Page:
This circa 1951 photo is a courtesy of the Boys Town Hall of History.
Developing Regenerative Organic Farms
We are organizing a “development company” for regenerative organic farms. This company will work at the intersection of marketing, farm real estate, farm credit and finance.
Our goal is to support experienced producers and landowners who want to pass profitable diversified organic farms to the next generation within their families and communities.
Firms and individuals with experience in these disciplines are invited to contact me.
Page 2 on this website explains financing, including new local business structures and a demonstration project.
Page 3 describes our market research and business planning process.
Page 4 explains how pasture-based organic agriculture can help regenerate natural resources and improve consumer heath.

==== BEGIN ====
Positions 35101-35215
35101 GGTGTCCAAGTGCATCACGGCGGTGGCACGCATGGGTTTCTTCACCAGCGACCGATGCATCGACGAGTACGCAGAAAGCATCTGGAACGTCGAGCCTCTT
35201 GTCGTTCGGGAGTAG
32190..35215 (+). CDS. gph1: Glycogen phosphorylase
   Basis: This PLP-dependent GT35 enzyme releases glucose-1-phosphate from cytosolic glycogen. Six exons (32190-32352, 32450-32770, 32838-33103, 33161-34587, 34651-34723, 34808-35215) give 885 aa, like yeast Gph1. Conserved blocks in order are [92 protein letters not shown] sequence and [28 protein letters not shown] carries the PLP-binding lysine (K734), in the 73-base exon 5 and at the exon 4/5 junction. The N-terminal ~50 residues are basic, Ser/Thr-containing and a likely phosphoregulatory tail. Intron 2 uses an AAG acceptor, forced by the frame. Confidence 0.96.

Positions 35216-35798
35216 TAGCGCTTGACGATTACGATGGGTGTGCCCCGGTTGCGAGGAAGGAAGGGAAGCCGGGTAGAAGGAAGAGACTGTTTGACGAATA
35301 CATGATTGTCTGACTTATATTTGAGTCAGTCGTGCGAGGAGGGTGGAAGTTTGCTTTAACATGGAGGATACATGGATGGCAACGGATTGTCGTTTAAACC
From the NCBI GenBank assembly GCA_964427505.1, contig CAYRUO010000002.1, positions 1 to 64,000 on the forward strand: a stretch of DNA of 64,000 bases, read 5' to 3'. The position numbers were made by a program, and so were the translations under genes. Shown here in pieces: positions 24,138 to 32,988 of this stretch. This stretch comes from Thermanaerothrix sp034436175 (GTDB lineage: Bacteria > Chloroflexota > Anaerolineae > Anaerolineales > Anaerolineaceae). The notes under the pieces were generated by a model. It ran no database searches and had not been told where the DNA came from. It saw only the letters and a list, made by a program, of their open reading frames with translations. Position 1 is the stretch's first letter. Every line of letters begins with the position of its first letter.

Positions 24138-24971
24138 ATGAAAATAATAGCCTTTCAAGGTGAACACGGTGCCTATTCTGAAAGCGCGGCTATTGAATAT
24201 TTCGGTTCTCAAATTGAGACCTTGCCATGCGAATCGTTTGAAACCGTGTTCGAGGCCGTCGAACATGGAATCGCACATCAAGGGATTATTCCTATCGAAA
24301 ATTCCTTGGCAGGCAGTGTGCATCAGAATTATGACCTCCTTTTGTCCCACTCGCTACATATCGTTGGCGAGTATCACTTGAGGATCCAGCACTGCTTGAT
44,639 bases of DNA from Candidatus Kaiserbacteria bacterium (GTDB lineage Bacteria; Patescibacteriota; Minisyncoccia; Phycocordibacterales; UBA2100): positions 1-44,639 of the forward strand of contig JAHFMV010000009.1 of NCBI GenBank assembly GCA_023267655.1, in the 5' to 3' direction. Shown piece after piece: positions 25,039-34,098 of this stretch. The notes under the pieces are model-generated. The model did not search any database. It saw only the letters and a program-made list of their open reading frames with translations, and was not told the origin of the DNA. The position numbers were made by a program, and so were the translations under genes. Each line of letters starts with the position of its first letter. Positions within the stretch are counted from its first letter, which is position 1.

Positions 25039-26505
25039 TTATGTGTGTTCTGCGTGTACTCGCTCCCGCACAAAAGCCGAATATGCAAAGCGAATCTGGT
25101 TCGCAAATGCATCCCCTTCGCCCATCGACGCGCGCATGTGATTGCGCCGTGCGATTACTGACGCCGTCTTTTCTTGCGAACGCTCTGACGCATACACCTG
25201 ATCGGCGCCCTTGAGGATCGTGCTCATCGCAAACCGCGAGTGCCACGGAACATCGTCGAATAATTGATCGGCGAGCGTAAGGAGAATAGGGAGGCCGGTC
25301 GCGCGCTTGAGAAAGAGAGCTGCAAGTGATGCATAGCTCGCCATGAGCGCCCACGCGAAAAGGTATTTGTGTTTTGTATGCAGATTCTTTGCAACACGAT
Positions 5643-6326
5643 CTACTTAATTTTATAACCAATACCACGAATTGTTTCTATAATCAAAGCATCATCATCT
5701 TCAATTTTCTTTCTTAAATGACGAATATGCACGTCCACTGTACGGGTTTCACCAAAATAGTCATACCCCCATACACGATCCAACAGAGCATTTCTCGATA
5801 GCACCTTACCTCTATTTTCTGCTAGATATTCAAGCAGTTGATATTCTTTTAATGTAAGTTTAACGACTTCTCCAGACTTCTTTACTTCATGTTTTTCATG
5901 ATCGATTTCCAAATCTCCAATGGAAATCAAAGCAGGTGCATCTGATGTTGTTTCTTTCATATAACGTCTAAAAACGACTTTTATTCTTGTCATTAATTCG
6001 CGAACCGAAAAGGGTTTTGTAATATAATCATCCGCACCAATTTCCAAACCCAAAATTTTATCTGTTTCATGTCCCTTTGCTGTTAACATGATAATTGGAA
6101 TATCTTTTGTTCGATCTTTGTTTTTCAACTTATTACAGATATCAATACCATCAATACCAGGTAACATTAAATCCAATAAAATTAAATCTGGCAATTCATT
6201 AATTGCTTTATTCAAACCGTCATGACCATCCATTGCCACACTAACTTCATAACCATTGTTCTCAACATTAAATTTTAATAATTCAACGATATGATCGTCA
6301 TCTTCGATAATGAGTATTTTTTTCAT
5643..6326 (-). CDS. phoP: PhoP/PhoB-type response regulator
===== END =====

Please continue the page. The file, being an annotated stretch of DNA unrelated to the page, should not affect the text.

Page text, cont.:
Qualifications and History
The ideas offered on this website start with my late father, Bob Steffen. He was the farm manager for Father Flanagan at Boys Town for thirty years and a leader in developing commercial-scale organic and Biodynamic farming methods in the Midwest.
In later life, my parents moved to a small farm near Bennington, Nebraska where Dad raised Biodynamic grain for specialty millers and fresh produce for local restaurants in Omaha. Mom and Dad also rented their Massena, Iowa pasture to neighbors for their cow-calf operations.
Dad introduced me to many holistic thinkers, including E.F. Shumacher, Wendell Berry and Alan Savory. More recently, my reading on the economic potential of local food systems include Woody Tasch (Slow Money) and Michael Shuman (Local Dollars, Local Sense).
My current interests are in developing profitable pasture-based organic farms and connecting these farms to consumers and investors in nearby cities. Our greatest challenge today is to find the economies of scale that lie between “too small to make money” and the realities of the established food system – all without ignoring the real needs of land, labor, capital and management.
Posted 03-31-2020, revised 02-20-2021